Textual synergy: how to make generative AI a valuable colleague?
"He who writes, stays," goes the saying. If doomsayers have their way, however, a lot of writing professions are in danger of extinction. In this blog, I like to take a look at the ways in which generative language models such as ChatGPT can be a greater blessing than curse, and some of the things you can use these artificial accomplices for.
Dot the AI's First, let's dot the AI's. What is generative AI and how exactly does it work when writing texts? I'm happy to let ChatGPT explain for itself:
"Generative AI is a form of artificial intelligence that is capable of producing new content based on the knowledge and patterns it has learned from large data sets. It uses neural networks to generate text, images or sounds similar to the input it has received. In writing, generative AI analyzes large amounts of written content to understand patterns, structures and linguistic rules. "
Producing ≠ creating Although AI can produce content, it cannot come up with original things. For example, certain wording and word choices recur over and over again. Hollow statements like "in the modern world" or gratuitous superlatives that are as meaningless as they are persuasive are sprinkled over your text like ground cheese. Unlike cheese, superlatives can actually put too much on your plate. Even opinions, creativity or humor remain difficult to capture in 1's and 0's. In practice, the request to make a text funnier or give it a sarcastic undertone results in a bland Hollander imitation from which our northern neighbors have surely already collectively distanced themselves. This is why I am skeptical of so-called AI content creation.
So at the basis of a strong AI-generated text remains humanly created, or at least critically selected input. Providing the right guidelines, called prompts, also remains crucial to getting results that meet your expectations. This can range from the slant of a text, its length or the use of certain keywords. AI is also fine in SEO-proofing texts, as that is where fixed rules take precedence over poetic license.
AI can also be used perfectly well as a brainstorming partner. You can ask the language model to give suggestions on content or form, come up with (intermediate) titles or synonyms. The generative language model can thus add a new dimension to the creative process by quickly and efficiently generating ideas that would otherwise remain unthought of.
Writing starts with staring Copywriter Bavo Van Landeghem opens his excellent book "Write Them Under the Table" with the writing advice to stare out the window. He describes clearing your head as a "springboard to a brilliant angle." You have to get in the mood to start writing. Waiting for inspiration is unfortunately considered inefficient, and the cliché is true that the first sentence on your paper or screen is often the hardest to write. Very annoyingly, I myself often get inspiration in the shower or when I'm in bed, two moments when there are no distractions around and thus my brain can be productive. Let those be precisely the moments when I have nothing to do to write out those ideas. What a writer can suffer ...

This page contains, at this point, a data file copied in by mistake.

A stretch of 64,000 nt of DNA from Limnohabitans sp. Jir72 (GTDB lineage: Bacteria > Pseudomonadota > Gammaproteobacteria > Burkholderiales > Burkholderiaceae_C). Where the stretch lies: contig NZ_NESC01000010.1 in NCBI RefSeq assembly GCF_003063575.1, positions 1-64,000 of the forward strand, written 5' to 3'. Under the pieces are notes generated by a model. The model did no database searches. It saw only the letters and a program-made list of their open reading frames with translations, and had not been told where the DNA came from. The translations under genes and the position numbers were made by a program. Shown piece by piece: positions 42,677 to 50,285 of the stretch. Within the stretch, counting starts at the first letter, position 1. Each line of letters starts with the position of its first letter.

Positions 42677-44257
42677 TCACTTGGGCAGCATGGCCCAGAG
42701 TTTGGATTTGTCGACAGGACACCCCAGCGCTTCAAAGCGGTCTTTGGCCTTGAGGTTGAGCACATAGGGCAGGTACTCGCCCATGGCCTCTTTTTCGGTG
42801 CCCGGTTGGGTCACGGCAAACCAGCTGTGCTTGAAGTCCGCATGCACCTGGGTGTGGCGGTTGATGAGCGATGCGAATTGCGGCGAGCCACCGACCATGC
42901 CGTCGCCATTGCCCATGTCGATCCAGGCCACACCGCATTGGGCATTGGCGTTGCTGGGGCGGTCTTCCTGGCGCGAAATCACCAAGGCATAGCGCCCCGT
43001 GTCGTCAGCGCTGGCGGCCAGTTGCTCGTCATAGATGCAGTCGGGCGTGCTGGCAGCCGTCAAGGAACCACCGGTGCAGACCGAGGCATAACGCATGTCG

As a nudge to squeeze out that first sentence, AI can work fine to transform an existing text - a transcription, loose thoughts or previously written text - into the first version of new content. Personally, I find it much easier to make a mediocre text better, than to get started with a blank page. The proportion of window-gazing while waiting for inspiration and action is thus cut down considerably. That leaves more time to come up with angles, metaphors and call-to-actions. For those elements, you can ask AI for suggestions but these suggestions will never be original, as they are always formulated based on existing texts. Rather, let those suggestions be a motivation to do better than the greatest common denominator the algorithm presents.
Proofreading A thorough proofreading is required with any text, especially AI-generated content. Not only style and grammar deserve critical scrutiny, but factual statements must also be checked off at all times. Although AI works according to pattern recognition, it sometimes makes wrong links and draws wrong conclusions. In addition, AI dares to be loose with figures, quotes and source references. By the way, AI has no consciousness of guilt: like a car that hits a pedestrian, it cannot be held responsible for the actions of whoever is at the wheel.
I mentioned the opening passage of "Write Them Under the Table" above, but at the back of the book (published in 2019, even before the broader rollout of ChatGPT) the author aptly summarizes the position of the human copywriter vis-à-vis a generative text AI: "the digital can help us do the generic better."
Some things for which AI can be a great help:
Turn this transcription into a correct text with full sentences Write an introduction / conclusion to this text Give some suggestions for an appropriate title / intertitle Give some suggestions for emoj's with this LinkedIn post Give some suggestions for a call-to-action to this text Summarize this text